The current paper examines the realities of women delivering in resource-poor settings, and recommends cost-effective, scalable strategies for making these deliveries safer. Ninety-five percent of maternal deaths occur in poor settings, and the largest proportion of these deaths are women who deliver at home, far away from health care facilities, and without financial access to skilled providers. This situation will improve only when policymakers and programme planners refocus their attention on service delivery and financing interventions, with the potential to reach the largest portion of women living in places where mortality is the highest. We suggest three feasible interventions that can potentially minimise both demand and supply side problems of safe delivery: (1) misoprostol to treat postpartum haemorrhage, an easy to use and heat stable technology to reduce the leading cause of maternal deaths; (2) alternative providers, such as clinical officers, trained to offer emergency obstetric care services; (3) financing safe delivery through vouchers or other mechanisms that can be implemented in poor settings and made attractive to the donor community through output-based assistance (OBA).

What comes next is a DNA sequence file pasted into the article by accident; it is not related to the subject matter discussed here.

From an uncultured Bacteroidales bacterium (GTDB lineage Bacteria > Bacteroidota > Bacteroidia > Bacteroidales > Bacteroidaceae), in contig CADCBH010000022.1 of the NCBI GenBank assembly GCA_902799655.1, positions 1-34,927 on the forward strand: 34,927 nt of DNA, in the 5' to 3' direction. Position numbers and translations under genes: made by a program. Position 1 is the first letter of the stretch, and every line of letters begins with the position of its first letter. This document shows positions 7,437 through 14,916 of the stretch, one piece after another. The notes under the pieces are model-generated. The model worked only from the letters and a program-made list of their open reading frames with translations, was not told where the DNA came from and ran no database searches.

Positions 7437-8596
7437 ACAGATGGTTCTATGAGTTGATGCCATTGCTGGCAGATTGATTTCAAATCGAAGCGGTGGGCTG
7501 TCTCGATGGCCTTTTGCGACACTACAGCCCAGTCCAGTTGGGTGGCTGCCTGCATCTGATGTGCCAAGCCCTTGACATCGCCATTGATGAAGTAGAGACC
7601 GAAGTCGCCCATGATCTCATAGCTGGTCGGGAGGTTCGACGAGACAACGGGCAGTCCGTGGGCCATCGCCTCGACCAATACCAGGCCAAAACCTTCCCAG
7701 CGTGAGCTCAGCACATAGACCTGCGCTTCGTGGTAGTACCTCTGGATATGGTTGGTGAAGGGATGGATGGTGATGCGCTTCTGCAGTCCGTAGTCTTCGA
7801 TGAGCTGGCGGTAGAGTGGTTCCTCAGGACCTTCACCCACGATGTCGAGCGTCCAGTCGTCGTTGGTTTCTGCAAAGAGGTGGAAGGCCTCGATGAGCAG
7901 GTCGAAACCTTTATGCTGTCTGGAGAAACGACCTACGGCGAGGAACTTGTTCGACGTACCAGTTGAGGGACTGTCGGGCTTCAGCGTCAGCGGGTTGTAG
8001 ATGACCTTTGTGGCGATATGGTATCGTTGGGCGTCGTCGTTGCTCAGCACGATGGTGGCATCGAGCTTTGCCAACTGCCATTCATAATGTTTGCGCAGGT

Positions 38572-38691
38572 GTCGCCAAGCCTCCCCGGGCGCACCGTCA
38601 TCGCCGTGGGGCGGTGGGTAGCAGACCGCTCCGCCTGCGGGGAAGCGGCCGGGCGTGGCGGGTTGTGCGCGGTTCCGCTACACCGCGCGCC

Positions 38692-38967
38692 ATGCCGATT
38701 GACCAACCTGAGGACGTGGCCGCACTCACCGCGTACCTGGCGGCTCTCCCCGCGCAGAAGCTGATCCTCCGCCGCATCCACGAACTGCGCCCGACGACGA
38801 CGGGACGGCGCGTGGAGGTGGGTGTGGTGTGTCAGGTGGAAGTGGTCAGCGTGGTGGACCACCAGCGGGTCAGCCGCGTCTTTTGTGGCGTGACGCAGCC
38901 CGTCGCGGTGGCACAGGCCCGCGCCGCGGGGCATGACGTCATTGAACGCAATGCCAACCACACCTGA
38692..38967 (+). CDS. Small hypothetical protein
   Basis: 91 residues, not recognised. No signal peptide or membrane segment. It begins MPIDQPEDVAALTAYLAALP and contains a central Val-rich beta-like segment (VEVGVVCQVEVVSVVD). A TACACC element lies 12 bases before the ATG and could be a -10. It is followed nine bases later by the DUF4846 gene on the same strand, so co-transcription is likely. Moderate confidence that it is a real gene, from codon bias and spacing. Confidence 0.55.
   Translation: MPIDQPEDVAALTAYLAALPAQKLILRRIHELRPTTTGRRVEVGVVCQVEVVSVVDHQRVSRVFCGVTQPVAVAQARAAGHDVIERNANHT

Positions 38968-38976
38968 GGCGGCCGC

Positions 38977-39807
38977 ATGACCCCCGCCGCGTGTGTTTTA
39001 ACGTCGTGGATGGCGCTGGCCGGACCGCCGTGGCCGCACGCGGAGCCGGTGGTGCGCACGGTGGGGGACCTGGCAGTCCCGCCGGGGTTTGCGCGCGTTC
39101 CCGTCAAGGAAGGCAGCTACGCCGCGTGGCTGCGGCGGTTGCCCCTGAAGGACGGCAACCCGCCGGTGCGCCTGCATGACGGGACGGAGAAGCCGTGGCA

Keywords: postpartum haemorrhage; maternal mortality; safe delivery; vouchers; misoprostol
Published In Global Public Health, Volume 4, Issue 6 November 2009 , pages 575 – 587
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